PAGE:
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Attorney Daniel L. Clayton Named 2018 "Lawyer of the Year", Selected to the 2018 List of The Best Lawyers in America© With Attorneys Randall L. Kinnard, Mark S. Beveridge and Mary Ellen Morris
We are proud to announce that Kinnard, Clayton & Beveridge partner Daniel L. Clayton was named the 2018 Nashville ...
We are excited to announce that attorney Jenney Keaty was selected to take part in the Tennessee Bar Association’s (TBA) ...
An article recently published by the Tennessean reports that a single building inspector’s mistake allowed at least 85 ...
Nashville police admit texting crackdown is not productive
Posted By Kinnard, Clayton & Beveridge || Jul 6, 2011
Texting while driving is in an extremely dangerous activity. In 2009, 5,500 people died because of distracted driving. Nashville police argue that driving while texting is about the same as driving while drunk.
Although texting while driving has been illegal in Tennessee since 2009, The Tennessean reports there have only been 62 texting while driving citations issued. Nashville police tried to crack down on offenders, but since that campaign started in January 2011, only 18 citations were issued.
In an effort to remove texting drivers from the road, the police have searched for alternatives to strict enforcement of the law. A new project has been created to educated teens on the dangers of driving while texting. Thus far, the three classes have been at the request of parents only.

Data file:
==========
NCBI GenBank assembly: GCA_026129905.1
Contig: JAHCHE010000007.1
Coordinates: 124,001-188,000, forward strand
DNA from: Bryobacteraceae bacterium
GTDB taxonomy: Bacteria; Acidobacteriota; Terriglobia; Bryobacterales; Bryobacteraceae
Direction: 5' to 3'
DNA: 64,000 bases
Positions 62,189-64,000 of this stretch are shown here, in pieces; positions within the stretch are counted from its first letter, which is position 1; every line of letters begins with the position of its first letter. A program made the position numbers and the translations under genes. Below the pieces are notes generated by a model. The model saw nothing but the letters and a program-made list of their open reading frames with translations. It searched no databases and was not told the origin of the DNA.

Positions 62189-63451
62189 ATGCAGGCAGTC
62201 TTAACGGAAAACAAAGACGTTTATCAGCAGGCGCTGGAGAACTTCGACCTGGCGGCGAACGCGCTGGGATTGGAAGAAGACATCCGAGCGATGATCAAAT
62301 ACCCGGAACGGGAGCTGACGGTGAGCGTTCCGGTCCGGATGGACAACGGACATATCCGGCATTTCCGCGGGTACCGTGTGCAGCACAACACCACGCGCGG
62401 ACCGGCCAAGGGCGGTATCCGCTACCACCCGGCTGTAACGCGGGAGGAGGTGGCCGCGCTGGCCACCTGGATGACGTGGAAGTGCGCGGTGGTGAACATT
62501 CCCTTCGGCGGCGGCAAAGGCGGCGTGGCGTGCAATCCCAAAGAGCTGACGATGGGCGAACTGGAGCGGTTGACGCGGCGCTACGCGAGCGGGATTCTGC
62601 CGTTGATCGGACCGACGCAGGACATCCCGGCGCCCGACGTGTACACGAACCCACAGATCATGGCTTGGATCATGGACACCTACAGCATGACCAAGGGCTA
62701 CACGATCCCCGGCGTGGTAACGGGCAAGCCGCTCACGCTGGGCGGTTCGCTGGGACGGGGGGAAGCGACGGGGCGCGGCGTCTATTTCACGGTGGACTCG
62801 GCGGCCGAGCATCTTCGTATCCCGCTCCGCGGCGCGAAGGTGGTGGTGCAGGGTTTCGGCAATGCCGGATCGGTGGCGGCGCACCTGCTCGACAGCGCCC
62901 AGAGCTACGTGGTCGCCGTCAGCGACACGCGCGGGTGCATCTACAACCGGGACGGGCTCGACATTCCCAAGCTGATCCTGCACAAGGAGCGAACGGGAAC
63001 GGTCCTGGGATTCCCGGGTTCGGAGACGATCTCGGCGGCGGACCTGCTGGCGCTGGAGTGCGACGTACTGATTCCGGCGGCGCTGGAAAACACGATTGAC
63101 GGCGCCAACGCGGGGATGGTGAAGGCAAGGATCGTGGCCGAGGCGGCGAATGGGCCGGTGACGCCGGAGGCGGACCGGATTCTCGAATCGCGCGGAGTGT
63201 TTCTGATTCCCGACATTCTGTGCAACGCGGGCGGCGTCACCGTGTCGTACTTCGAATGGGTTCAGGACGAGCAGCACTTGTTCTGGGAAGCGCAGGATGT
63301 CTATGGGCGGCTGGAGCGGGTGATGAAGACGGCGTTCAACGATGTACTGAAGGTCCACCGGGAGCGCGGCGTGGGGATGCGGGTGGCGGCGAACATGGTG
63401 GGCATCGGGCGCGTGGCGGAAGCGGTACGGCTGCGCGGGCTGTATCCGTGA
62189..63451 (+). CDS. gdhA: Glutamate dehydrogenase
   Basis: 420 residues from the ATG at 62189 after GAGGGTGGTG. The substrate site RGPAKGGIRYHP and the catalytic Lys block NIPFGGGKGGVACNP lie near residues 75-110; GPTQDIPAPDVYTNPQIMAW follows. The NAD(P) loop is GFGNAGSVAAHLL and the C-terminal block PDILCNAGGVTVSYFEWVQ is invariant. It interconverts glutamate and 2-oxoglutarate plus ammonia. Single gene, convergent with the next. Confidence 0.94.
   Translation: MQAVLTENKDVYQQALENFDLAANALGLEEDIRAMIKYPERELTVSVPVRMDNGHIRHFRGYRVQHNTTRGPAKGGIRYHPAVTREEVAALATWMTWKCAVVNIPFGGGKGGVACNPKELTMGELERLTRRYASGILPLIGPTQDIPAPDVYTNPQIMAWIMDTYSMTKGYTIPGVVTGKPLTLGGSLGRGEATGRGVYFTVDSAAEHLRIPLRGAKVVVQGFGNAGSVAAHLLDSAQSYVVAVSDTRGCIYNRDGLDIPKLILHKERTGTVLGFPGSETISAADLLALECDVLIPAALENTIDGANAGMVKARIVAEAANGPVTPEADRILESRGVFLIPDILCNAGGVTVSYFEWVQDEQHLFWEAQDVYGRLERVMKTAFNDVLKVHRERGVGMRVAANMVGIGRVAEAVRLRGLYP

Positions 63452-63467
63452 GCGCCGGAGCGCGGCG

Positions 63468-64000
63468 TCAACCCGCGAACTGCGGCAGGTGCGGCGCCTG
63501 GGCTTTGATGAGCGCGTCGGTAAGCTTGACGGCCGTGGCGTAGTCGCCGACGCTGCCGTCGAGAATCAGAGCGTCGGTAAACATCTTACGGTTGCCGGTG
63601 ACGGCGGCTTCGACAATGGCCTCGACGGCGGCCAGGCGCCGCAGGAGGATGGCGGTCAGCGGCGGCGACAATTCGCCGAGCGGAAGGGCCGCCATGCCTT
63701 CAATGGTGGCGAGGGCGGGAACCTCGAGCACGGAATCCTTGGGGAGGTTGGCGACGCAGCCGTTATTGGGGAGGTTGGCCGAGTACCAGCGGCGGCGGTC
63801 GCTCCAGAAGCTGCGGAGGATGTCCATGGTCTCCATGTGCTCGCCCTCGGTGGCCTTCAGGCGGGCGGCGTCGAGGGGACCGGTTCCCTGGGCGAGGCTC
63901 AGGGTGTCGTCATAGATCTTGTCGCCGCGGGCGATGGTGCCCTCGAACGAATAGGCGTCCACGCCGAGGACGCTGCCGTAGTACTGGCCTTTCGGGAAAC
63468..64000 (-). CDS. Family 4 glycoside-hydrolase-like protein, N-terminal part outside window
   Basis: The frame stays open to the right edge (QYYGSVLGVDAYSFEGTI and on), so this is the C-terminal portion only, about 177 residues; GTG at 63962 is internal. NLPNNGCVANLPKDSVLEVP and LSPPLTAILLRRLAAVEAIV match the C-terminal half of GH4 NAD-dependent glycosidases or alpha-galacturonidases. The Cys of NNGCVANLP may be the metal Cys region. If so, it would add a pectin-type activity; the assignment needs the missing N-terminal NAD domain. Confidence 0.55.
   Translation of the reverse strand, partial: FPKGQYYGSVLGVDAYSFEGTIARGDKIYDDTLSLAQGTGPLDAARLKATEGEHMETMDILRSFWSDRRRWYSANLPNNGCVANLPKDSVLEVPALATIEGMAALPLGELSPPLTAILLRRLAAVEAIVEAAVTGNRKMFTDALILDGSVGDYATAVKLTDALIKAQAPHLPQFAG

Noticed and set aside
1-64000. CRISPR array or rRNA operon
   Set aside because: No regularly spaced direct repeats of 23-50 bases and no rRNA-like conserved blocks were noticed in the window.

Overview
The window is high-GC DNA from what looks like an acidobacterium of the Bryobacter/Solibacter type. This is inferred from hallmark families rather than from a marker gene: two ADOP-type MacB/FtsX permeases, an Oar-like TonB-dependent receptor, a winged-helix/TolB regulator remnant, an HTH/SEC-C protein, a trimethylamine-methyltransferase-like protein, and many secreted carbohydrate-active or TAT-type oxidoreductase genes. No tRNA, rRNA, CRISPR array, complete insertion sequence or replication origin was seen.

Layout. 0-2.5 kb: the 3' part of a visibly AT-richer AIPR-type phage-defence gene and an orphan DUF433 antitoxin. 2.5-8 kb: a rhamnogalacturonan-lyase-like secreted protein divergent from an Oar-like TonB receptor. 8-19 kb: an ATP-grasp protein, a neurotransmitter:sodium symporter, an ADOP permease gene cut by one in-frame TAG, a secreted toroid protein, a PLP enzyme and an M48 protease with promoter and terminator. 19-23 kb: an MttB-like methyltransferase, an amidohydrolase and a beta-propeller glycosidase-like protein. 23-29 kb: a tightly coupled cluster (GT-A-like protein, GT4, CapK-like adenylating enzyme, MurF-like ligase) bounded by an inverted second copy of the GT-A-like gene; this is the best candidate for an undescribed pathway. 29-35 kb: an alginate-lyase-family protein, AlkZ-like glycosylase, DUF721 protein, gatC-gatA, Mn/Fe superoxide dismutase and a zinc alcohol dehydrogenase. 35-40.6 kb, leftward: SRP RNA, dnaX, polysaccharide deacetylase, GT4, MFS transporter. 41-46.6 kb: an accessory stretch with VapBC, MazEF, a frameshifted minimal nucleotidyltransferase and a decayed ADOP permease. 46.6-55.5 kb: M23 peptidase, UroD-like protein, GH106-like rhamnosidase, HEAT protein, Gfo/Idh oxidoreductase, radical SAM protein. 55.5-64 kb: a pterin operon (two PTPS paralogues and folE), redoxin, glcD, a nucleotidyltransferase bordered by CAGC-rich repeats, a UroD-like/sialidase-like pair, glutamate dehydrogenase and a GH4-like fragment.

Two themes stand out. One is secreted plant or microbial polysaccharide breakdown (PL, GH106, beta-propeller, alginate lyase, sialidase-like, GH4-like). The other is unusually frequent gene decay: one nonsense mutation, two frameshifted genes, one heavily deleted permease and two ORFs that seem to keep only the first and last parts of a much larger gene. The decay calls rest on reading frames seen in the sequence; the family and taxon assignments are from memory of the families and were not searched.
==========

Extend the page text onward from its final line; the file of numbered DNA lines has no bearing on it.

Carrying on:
Police face an uphill battle, however. The classes are meant to change a behavior that is so ingrained to many. As a Nashville police sergeant has said, "These kids live and die by their phone." It is unclear whether or not these classes have had much effect on teenage participants.
One reason that enforcement is so difficult is that it is hard to track texting while driving until there has been a car accident. In an effort to be safe themselves, police are required to be in pairs while on patrol-one officer will drive while the other officer checks to see whether drivers are texting. Additionally, officers have to use their unmarked cars so as to avoid easy detection.
Nashville police encourage drivers to avoid texting drivers as much as possible. If it is feasible to get out of their way-do so. If a driver is at risk of injuring themselves or others, call 911. Otherwise, take down a description of the car and contact police as soon as possible.